21 Apr 2016 13:52 IST

Social media glare may make celebrities wary of endorsing brands

Advertisers’ hype, unmet promises could singe their fortunes, land them in court

MS Dhoni, captain of India’s T20 and ODI cricket teams, may have managed to deftly sweep away questions over his retirement but he was on the back foot facing beamers over his role as brand ambassador of NCR-based realty firm Amrapali Group.

As distressed home buyers of the company’s Sapphire project teamed up for a social media campaign, the hashtag #AmrapaliMisuseDhoni went viral, turning the lens on the real estate sector, which ropes in celebrities to attract buyers and where delays in home deliveries have become the norm.

While Parliament has passed the much needed Real Estate Bill, the sector currently awaits the formation of regulatory authorities in states.

Real estate deals apart, overall, the claims made by brands and brand ambassadors are increasingly coming under scrutiny across sectors, thanks to social media.

“The real estate sector is becoming like a commodity, which has led real estate players to increasingly depend on celebrities to catch eyeballs,” says brand expert Harish Bijoor.

Easy pickings

Real estate endorsement deals have, in fact, become easy pickings in the past few years, say experts. Builders, too, have jumped on to the brand bandwagon. Mahagun Developers has roped in Shahrukh Khan, while Mumbai-based Lodha Group recently announced that Akshay Kumar and Twinkle Khanna will endorse their project, ‘Amra’.

Supertech, in December last year, had announced tie-ups with Sania Mirza, Shikhar Dhawan, Jyoti Randhawa and Pullela Gopichand for sports academies at Sports Village, its upcoming housing project in Greater Noida. Gaursons has tied up with Saina Nehwal and Madan Lal for academies at its project in Greater Noida.

Whether it was the Maggi saga, which put brand ambassadors under a cloud last year or Aamir Khan’s “intolerance” remarks, which led to Snapdeal taking flak, the relationships between brands and brand ambassadors is increasingly coming under scrutiny.

Commenting on the Indian captain’s disassociation from his brand, Anil Kumar Sharma, CMD of Amrapali Group, said: “MS Dhoni is no longer our brand ambassador, as his name and image got affected due to this association and for no fault of his. So, we have decided mutually to discontinue the endorsement.”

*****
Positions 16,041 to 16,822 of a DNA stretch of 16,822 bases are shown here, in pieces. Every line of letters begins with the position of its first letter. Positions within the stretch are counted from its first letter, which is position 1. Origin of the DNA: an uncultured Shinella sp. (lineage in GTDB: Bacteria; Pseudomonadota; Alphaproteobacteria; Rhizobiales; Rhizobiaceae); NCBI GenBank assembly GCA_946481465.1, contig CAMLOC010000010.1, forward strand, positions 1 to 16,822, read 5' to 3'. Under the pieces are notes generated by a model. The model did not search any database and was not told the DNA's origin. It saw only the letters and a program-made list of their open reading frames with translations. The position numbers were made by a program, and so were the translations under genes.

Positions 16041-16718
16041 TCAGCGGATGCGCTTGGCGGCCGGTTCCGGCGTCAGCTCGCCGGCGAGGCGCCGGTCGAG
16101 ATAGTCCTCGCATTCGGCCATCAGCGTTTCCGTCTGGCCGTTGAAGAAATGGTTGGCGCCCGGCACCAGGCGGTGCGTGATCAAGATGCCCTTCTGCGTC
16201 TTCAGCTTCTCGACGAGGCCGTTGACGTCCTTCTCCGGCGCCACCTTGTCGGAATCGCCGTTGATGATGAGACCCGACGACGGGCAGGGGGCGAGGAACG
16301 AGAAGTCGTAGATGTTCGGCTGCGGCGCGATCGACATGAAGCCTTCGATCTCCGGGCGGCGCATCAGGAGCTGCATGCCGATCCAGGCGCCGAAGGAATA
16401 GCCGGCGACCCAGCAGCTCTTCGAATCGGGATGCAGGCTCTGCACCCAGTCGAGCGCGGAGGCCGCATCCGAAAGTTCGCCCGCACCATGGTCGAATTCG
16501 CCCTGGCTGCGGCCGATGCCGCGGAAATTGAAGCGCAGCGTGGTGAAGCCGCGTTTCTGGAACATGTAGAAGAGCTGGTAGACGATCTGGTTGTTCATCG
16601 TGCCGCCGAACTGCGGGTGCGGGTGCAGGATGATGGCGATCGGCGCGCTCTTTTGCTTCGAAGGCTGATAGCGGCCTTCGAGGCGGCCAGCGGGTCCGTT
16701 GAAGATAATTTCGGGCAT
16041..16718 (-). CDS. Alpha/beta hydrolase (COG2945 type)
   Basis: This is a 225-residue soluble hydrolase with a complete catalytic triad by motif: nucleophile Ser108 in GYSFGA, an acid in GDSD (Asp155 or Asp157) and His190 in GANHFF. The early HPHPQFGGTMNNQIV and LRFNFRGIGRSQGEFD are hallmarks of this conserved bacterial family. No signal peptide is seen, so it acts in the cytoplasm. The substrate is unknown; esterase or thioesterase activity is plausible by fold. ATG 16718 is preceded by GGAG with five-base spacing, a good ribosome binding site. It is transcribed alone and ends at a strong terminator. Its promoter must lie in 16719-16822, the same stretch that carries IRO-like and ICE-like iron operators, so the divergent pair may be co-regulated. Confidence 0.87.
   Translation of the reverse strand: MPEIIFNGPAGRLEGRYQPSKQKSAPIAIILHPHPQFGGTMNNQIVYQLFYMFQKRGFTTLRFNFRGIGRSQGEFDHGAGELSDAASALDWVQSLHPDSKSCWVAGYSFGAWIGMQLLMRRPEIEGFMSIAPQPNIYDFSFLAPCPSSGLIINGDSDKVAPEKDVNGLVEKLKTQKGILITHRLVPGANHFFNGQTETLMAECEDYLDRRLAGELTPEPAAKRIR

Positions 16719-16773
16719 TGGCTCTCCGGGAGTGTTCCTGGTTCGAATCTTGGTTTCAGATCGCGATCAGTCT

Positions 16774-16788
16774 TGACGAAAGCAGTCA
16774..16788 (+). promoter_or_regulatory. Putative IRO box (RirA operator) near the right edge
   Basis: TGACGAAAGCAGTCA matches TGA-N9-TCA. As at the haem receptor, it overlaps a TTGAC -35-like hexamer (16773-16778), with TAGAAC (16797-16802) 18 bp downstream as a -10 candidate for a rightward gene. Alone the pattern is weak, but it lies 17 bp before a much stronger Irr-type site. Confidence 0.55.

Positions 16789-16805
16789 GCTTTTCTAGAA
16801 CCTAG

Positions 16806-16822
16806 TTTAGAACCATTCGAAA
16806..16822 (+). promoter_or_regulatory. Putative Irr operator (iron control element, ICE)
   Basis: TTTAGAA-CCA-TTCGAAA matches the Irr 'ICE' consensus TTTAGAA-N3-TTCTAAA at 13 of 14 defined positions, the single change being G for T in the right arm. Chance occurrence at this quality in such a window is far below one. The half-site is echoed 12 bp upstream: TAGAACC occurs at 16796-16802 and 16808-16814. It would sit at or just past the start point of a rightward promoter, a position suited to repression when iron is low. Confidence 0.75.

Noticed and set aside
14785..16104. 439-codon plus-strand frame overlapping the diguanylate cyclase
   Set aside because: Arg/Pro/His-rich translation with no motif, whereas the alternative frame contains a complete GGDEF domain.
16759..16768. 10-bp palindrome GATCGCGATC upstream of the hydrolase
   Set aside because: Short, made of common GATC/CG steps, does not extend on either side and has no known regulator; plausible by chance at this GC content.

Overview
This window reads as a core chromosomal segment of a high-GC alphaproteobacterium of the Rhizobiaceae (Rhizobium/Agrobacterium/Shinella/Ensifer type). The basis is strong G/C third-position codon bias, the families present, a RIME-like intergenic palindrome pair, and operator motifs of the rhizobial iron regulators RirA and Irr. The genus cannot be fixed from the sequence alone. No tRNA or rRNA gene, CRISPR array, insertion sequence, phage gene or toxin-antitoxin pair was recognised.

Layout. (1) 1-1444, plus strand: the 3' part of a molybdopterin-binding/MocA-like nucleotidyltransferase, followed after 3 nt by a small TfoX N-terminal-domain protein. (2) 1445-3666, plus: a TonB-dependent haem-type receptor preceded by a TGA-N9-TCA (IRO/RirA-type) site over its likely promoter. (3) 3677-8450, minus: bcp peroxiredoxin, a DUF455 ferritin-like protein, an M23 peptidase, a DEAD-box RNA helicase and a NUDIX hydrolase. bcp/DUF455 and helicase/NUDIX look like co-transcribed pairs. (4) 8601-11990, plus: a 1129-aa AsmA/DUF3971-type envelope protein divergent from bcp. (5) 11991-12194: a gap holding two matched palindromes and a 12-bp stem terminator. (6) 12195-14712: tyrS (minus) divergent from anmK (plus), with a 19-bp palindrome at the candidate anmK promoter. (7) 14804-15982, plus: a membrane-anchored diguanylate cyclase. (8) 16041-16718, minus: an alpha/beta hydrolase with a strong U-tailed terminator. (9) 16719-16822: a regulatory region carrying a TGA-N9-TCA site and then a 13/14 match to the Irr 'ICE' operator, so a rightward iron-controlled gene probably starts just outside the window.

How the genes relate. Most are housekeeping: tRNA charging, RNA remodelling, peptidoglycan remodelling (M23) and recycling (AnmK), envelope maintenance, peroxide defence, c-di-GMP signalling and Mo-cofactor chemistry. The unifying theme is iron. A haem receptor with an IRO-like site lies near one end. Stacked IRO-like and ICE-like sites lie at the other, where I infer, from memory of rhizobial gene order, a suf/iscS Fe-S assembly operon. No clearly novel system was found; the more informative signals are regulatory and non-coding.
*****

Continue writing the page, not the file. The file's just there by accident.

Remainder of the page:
On reports that Sakshi Dhoni holds a 25 per cent stake as director in a firm established by Amrapali Group, he said: “This firm was established with the objective of charity, whose main motive was to serve the poor and needy through a charitable hospital. But no activities were performed and no transaction has been done through this firm. So, there is no question of any revenue generating financial activity…”

Says Manoj Gaur, MD, Gaursons India: “Real estate is like any other product. If I buy a Hyundai car and I have some trouble, will I hold Shahrukh Khan responsible for it? The fact is marketing has nothing to do with the final product. Celebrity brand ambassadors are used to ensure wider reach for the product and attract buyer attention. The final product is sold on the company’s merit.”

With regards to the Amrapali case, Gaur asks: “Did buyers go for the project just because Dhoni was endorsing it?”

While real estate is not among the top categories in misleading advertising, more awareness is needed among consumers so they know where they can make complaints against misleading claims, says Shweta Purandare, Secretary General, Advertising Standards Council of India.

Gaur, who is also President of realtors’ apex body CREDAI for Delhi-NCR, adds: “This case is an individual project problem, but as CREDAI, we have asked the builder to sit down with buyers and discuss the issue. The communication gap with buyers needs to be bridged.”

Typically, brand endorsement deals have indemnity clauses, which protect brand ambassadors from liabilities in case brands have made false claims.

Celebrity managers have been stating that celebrities have become even more stringent about having such clauses in recent times.

However if a Parliamentary Standing Committee’s recommendations for changes in the Consumer Protection Bill are accepted, then celebrities may face a jail term as well as fines if they endorse brands that make inaccurate claims.

However, Anirban Das Blah, MD at celebrity management firm CAA-KWAN, said that this is cheap populism and that it is impossible for a celebrity to determine the veracity of the claims made by a brand.Blah said that if any changes are brought in the law, celebrity management firms are bound to take it to the courts.

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